THIS PHOTOGRAPH—taken by an Expedition 29 crewmember on the International Space Station—highlights the trio of coral reef atolls known as Rowley Shoals, located in the southwestern Timor Sea.
Three reef areas make up the shoals—extending approximately 100 kilometres from northeast to southwest, they are Mermaid Reef, Clerke Reef, and Imperieuse Reef.
Only Clerke Reef and Imperieuse Reef have white sandy islets (or cays) that remain above water. Imperieuse Reef also has the only permanent man-made structure–a lighthouse located on Cunningham Islet, a cay at the northern end of the reef.
Thin patchy cloud cover also is visible.
Rowley Shoals is located off the northwestern Australia coastline, approximately 300 kilometres west of the city of Broome. Since the late 1970s, fishing and diving expeditions—based in Broome—have frequented the atolls of the Shoals.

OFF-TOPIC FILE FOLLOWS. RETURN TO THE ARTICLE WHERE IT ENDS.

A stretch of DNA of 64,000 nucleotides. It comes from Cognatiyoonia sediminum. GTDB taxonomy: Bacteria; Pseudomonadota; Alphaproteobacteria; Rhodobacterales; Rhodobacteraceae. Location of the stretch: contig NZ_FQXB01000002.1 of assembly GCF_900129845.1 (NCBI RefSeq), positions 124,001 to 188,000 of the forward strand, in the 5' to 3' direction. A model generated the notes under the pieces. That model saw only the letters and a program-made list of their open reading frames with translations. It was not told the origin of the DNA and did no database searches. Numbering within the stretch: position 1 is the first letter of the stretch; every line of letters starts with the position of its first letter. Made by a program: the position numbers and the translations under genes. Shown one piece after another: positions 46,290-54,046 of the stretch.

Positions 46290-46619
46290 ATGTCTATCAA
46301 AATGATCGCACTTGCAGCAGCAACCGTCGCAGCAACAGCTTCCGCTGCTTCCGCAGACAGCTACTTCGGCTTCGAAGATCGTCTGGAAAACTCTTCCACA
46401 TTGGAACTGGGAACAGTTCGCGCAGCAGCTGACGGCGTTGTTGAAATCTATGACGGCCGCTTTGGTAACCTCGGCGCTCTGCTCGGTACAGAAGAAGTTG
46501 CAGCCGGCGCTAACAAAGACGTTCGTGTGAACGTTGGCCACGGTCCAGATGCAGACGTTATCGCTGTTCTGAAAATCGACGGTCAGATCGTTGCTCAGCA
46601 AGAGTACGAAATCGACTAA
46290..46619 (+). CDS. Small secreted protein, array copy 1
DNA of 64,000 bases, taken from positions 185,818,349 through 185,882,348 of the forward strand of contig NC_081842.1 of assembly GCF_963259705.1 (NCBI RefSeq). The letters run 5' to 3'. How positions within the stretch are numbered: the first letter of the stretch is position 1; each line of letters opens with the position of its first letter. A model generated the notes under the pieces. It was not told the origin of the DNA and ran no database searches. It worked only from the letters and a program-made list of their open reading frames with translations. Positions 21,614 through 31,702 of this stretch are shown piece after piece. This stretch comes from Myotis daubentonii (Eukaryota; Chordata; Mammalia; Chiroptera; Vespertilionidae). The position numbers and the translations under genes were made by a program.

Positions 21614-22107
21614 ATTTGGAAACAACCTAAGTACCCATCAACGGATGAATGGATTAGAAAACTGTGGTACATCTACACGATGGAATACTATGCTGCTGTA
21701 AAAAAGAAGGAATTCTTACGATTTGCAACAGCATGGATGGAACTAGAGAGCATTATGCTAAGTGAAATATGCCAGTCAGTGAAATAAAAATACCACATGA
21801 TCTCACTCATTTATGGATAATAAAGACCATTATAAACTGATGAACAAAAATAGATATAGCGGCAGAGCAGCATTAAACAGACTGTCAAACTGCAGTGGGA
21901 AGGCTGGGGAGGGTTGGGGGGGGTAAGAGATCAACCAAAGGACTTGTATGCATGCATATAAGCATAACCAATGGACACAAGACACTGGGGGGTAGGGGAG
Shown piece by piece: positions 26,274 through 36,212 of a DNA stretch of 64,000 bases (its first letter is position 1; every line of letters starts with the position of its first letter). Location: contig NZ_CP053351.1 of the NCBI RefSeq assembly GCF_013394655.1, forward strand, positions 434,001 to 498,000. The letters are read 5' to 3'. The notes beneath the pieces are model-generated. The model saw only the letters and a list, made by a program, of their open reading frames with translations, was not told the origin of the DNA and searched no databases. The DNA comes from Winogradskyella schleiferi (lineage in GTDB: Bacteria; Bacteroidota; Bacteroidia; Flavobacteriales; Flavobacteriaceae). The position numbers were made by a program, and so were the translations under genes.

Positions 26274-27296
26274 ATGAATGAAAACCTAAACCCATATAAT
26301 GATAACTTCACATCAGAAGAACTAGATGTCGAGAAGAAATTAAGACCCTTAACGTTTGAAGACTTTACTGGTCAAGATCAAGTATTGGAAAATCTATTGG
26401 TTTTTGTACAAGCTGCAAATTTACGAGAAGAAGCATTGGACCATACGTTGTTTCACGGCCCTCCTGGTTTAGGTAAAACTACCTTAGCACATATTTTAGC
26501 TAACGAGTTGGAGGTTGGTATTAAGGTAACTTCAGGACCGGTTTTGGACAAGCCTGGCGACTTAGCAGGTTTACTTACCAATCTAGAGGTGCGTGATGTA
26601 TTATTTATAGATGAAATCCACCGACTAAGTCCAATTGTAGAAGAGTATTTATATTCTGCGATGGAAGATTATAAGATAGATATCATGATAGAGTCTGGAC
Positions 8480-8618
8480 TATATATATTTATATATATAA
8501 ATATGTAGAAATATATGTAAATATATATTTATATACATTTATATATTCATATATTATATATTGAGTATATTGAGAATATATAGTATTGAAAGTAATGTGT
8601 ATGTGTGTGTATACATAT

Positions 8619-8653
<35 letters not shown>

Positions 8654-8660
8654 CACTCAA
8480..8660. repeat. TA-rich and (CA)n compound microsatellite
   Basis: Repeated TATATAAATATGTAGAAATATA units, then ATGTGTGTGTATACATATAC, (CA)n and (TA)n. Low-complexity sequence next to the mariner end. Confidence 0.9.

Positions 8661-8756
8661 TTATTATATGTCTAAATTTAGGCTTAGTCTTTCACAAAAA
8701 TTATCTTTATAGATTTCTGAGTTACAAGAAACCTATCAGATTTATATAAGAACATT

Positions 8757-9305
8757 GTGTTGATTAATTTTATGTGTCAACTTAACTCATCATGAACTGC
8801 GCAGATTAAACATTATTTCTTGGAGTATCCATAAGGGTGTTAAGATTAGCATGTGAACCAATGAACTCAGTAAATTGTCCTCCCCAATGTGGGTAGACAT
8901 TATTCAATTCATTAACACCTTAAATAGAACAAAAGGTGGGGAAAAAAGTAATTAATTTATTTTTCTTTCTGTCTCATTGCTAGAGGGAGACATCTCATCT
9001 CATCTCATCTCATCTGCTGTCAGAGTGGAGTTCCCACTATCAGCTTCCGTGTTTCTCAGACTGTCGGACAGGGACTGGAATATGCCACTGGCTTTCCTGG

The biodiversity of the atolls is impressive, with 233 coral species and 688 fish species more typical of Southeast Asia than other Western Australian reef ecosystems. Species include staghorn coral, giant clams, giant potato cod, maori wrasse, mackerel and tuna.
In addition, Bedwell Island (a cay in Clerke Reef) hosts a colony of red-tailed tropicbirds as well as species of shearwaters, sea-eagles, terns, plovers and egrets.
See the full-size image here.
Adapted from information issued by NASA.
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